October 5, 2011
Getting “Perspectives” With Mark Harris
Oscar Winning Faculty Member Hosts New Show
School of Cinematic Arts Professor Mark Harris has a long history in documentary filmmaking. He has been awarded three Academy Awards for documentary filmmaking in 1968, 1997 and 2001 for his films Redwoods, The Long Way Home and Into the Arms of Strangers: Stories from the Kindertransport. This Wednesday, Harris will continue hosting the new show Perspectives on Documentary Channel with the airing of Body of War on November 16th. Harris curated the films and will be appearing on camera in the series.
The series will include eight documentaries selected by Harris and original interviews. It will air on Wednesdays at 8 PM ET/PT through October and November on Documentary Channel.
“It’s very exciting because I’m actually getting to pick the films,” said Harris. “I’m getting the opportunity to bring in some background and to bring in some greater audience appreciation of the films. They reflect my particular interest in the films that I hope will be interesting to the audience.”
Among the many documentaries he has written, produced and/or directed are The Redwoods, a documentary made for the Sierra Club to help establish a redwood National Park, which won an Oscar for Best Short Documentary (1968). The Long Way Home (1997), a film made for the Simon Wiesenthal Center about the period immediately following the Holocaust won the Academy Award for Best Feature Length Documentary (1997). Into the Arms of Strangers: Stories of the Kindertransport which was produced for Warner Bros. and also won an Academy Award for Best Feature Length Documentary (2000).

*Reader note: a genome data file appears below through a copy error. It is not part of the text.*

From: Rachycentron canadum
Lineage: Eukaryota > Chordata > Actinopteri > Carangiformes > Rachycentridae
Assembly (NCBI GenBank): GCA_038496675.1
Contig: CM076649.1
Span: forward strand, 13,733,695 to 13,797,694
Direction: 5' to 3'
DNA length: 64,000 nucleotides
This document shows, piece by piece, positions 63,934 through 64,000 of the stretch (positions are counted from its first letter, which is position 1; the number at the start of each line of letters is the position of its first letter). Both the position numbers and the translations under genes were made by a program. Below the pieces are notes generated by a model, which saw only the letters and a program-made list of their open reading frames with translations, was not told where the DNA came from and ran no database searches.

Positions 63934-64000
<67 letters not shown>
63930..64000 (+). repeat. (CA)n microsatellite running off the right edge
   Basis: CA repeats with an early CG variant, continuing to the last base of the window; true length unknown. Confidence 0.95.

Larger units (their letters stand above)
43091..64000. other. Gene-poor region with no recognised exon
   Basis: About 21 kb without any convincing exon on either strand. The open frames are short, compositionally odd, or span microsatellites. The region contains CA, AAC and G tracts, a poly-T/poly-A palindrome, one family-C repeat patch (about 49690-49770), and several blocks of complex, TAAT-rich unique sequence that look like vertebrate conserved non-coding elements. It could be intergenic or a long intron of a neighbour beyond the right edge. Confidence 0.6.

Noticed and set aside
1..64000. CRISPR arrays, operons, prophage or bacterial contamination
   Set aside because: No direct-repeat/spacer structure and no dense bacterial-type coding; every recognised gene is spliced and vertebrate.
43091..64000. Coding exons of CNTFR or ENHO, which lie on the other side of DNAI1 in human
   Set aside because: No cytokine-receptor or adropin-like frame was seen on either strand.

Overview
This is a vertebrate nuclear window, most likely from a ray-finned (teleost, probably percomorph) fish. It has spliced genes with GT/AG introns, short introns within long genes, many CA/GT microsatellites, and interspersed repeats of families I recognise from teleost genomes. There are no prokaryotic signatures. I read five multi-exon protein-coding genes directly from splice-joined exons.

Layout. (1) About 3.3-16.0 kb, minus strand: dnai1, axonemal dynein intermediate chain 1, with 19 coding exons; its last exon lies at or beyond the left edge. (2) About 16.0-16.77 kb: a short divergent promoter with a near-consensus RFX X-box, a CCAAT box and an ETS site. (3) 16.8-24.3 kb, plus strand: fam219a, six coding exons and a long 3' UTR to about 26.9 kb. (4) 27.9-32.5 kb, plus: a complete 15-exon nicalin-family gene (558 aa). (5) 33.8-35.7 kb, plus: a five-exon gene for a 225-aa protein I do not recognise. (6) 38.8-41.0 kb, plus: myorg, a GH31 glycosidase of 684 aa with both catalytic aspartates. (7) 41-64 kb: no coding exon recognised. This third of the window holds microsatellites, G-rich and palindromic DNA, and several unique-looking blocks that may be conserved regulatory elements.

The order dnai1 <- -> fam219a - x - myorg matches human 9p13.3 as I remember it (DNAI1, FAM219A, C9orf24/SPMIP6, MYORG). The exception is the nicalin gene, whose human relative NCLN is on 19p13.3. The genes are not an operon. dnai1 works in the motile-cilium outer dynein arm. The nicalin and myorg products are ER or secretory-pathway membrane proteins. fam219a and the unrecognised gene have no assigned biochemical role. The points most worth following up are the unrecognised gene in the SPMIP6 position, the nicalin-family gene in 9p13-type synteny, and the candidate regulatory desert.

Unchained Memories: Readings from the Slave Narratives (2003), an HBO documentary he wrote on slavery in America, was nominated for an Emmy for Non-fiction Special. In 2007, he produced Darfur Now, which was nominated by The National Board of Review and the Broadcast Film Critics Association for best documentary of the year. The film went on to win an NAACP Image Award.
“Documentaries are often the first films to explore social issues,” continued Harris. “They’re almost always the first report from the fields. With narrative features so consumed with spectacle, documentary seems to be where the human stories have gone.”
For more information on Perspectives and to find a local carrier for the Documentary Channel, please visit: http://www.documentarychannel.com/movie.php?currID=10065&t=Perspectives-Series